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Visible Thinking

Visible Thinking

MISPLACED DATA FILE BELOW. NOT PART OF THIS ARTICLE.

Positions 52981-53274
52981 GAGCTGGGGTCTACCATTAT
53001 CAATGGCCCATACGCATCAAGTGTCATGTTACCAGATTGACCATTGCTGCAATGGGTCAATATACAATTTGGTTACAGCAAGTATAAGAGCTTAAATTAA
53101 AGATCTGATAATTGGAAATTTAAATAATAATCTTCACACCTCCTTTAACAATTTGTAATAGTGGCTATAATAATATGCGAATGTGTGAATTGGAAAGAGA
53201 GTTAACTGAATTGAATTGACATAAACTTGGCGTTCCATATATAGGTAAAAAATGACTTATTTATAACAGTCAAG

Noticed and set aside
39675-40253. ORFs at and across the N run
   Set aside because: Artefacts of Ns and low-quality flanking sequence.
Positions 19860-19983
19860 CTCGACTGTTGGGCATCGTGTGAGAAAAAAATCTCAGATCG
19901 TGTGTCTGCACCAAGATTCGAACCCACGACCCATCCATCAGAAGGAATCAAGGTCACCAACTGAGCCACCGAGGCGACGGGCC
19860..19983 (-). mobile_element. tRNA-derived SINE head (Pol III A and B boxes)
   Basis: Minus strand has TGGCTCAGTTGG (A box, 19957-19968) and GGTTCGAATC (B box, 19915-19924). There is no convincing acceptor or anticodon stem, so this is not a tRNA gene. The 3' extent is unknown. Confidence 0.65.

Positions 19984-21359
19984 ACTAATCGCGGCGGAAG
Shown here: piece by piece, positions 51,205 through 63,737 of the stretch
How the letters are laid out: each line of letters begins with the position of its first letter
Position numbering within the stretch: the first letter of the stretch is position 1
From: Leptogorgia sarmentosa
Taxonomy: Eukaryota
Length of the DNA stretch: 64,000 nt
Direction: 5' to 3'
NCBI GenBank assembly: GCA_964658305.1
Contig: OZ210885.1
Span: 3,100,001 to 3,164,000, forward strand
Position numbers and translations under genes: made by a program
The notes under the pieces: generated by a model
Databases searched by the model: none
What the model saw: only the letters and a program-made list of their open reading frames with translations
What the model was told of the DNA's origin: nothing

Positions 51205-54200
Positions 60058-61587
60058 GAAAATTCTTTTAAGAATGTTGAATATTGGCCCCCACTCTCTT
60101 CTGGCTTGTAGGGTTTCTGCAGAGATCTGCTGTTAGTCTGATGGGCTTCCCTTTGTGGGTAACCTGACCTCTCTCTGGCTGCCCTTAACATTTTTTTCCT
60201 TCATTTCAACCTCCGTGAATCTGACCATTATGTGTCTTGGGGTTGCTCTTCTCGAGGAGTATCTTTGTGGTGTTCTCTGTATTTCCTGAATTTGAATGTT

Purpose and Goals Visible Thinking is a flexible and systematic research-based approach to integrating the development of students' thinking with content learning across subject matters. An extensive and adaptable collection of practices, Visible Thinking has a double goal: on the one hand, to cultivate students' thinking skills and dispositions, and, on the other, to deepen content learning. By thinking dispositions, we mean curiosity, concern for truth and understanding, a creative mindset, not just being skilled but also alert to thinking and learning opportunities and eager to take them Who is it for? Visible Thinking is for teachers, school leaders and administrators in K - 12 schools who want to encourage the development of a culture of thinking in their classrooms and schools. Key Features and Practices At the core of Visible Thinking are practices that help make thinking visible: Thinking Routines loosely guide learners' thought processes and encourage active processing. License